Ionosphere is an interactive exhibit created out of a partnership between The Science and Engineering Education Center and The William B. Hanson Center for Space Sciences at UT Dallas. Our goal was to introduce the effects the Ionosphere has on radio transmissions to elementary and middle school students.

Build Process

The design and build process of Ionosphere was a collaborative effort that reflected a teaching faculty member's reasearch on how the Ionoshere can affect radio wave transmission across the globe. Our goal was to represent how radio waves are reflected off of the ionosphere to distant recieivers, and how changing conditions of the ionosphere due to weather or season can change how radio waves interact and reflect off of the ionosphere.

In order to represent radio waves, we decided to use lasers, and to represent the radio waves (lasers) bouncing off the ionosphere, the ionosphere became a single movable mirror.

The first steps were fairly straightforward. I had to build an exhibit box that would hold the exhibit. This first draft of the box had plexiglass slits that ran horizontally across the exhibit to allow for the mirrors. The mirror representeds different levels of the ionosphere to reflect our laser from the tranmitter to the receivers. This was later changed to a single large mirror that moved vertically in order to better represent the ionosphere.

Next, the base of the exhibit was built with routed channels to hide wires.

Now it was time to prototype and test the radio recievers and electronics package. The "radio recievers" were created using 3D printing and were based off of an ionosphere reasearch antennea. The final version of the recievers were redesigned to look more like the standard dish antennea to help with public perception about what they were representing.

The electonics started off as a Arduino Nano along with two photoresistors and two LEDs. It was then programmed so that when the photoresistors reached a certain point above ambient light, they would turn the LEDs on to simulate the radio waves being recieved by the station.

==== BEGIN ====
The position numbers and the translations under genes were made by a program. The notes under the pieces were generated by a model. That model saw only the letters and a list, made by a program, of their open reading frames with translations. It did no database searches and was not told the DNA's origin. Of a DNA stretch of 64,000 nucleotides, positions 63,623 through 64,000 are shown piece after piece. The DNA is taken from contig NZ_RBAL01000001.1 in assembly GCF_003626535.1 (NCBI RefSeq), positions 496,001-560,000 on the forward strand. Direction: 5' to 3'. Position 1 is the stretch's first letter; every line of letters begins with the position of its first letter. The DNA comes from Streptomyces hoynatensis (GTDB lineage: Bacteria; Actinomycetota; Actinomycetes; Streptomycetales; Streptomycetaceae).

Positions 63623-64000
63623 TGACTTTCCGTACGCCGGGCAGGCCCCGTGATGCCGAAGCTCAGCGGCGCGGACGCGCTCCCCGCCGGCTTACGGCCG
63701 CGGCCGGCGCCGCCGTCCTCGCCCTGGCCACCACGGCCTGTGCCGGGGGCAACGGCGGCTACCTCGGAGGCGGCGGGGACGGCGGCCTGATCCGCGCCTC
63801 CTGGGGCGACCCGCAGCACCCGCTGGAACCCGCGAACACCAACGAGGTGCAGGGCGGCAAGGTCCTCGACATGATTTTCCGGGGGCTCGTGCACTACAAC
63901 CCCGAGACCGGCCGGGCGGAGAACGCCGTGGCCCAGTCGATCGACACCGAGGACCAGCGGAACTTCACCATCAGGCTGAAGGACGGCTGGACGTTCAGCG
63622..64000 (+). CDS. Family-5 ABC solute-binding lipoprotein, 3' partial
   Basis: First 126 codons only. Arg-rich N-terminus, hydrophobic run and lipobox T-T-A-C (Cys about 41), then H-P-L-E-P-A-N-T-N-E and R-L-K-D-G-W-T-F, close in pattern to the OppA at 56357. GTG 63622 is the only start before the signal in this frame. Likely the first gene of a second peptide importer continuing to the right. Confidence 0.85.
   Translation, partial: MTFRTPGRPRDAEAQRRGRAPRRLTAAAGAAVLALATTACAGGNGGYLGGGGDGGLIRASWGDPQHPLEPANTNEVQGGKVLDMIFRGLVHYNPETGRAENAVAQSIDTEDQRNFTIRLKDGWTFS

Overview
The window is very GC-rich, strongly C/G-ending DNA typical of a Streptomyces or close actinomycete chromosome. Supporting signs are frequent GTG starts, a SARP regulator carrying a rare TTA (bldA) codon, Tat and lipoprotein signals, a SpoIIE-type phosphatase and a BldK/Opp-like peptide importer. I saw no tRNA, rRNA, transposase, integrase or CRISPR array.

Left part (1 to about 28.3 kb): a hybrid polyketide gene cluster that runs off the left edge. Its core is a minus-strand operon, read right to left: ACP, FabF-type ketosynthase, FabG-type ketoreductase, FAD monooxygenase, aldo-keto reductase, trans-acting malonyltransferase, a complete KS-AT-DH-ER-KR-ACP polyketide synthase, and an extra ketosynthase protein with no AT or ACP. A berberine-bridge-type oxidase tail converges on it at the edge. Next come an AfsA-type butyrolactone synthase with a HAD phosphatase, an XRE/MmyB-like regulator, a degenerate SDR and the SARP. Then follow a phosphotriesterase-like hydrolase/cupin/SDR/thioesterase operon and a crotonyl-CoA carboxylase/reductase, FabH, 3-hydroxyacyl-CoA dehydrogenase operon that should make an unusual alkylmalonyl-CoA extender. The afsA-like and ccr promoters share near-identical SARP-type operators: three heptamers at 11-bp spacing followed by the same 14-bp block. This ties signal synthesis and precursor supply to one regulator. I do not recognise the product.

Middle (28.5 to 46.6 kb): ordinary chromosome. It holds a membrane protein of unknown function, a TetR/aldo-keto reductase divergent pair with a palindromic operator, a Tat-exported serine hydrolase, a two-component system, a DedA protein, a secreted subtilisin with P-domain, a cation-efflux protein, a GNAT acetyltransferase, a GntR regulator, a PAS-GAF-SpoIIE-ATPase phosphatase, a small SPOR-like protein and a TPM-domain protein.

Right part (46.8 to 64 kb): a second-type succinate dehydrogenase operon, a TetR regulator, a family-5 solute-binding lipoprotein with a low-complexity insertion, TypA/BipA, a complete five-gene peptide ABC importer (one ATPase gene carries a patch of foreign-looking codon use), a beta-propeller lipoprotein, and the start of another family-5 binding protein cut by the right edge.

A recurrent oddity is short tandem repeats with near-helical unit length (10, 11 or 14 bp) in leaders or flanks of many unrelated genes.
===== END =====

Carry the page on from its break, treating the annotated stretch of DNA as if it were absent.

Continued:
Once the electronics were finished and tested, I added the laser button and laser wheel to the front of the exhibit. The button, when pressed, turns the laser on for 45 seconds. Then, users can turn the wheel to change the direction of the laser and try to get the laser to bounce off of the mirror and hit a reciever.

Another important part of this exhibit was the movable mirror that represented the ionosphere. Here you can see a close up of the mirror, the velcro padding on the bottom (which is actually the top) is used as padding between the wooden portion of the mirror and the plexi cover on the top of the exhibit.

Next, we have the glue up stage of the exhibit. At this point, we glued up the two back joints of the box with the front and bottom in as placeholders. The front of the exhibit is designed to be removable to allow for maintence and statistics capture. The button will log the time that it was pressed to help us determine exhibit usage.

In this image the placement of the mirror is also visible, as well as the prototyped handle for moving the mirror.

Ionosphere is now fairly close to being finished. The vertical mirror movement is more easily seen, as well the new radio receivers. I will discuss the wiring mess in the Lessons Learned section.

Finally, after about two months, Ionosphere is ready to go, with statistics gathering! In its first three months out in the public, it was used around 1500 times.

Lessons Learned

This project was a fun challenge that involved multiple departments and many many man hours. Overall, from inception to delivery, this project took almost 6 months. The majority of that time was spent ironing out the vision and requirements for the project as well as working through the the message we wanted to use. We also wanted to make it accessible to the population that we serve.

From fabrication start to finish, it took about 3 months. There are always lessons learned when creating projects, and this was no exception.

One of the biggest lessons I learned from this project was related to the wiring and the microcontroller placement. As you can see above, the microcontroller and wiring were placed below the laser wheel in an attempt to keep the wiring hidden and out of sight. However, halfway through the project we decided to swap from the tiny Arduino Nano to a much larger TI Launchpad in order to stay standard across our other exhbits and their statistics gathering devices.

This change led to a much larger electronics package that ended up being much more visible then originally intended. Originally, the entire electronics package was going to fit below the bottom cover. Instead of leaving the electronics where they were, I would rather have placed them in the back corner of the exhibit in a black enclosure to hide them from view. Unfortunately, this exhibit was planned for deployment, and we had to instead simply cover the electronics in place with plastic sheets. Future repair or modification will include moving the electronics to a more discreet area in the exhibit.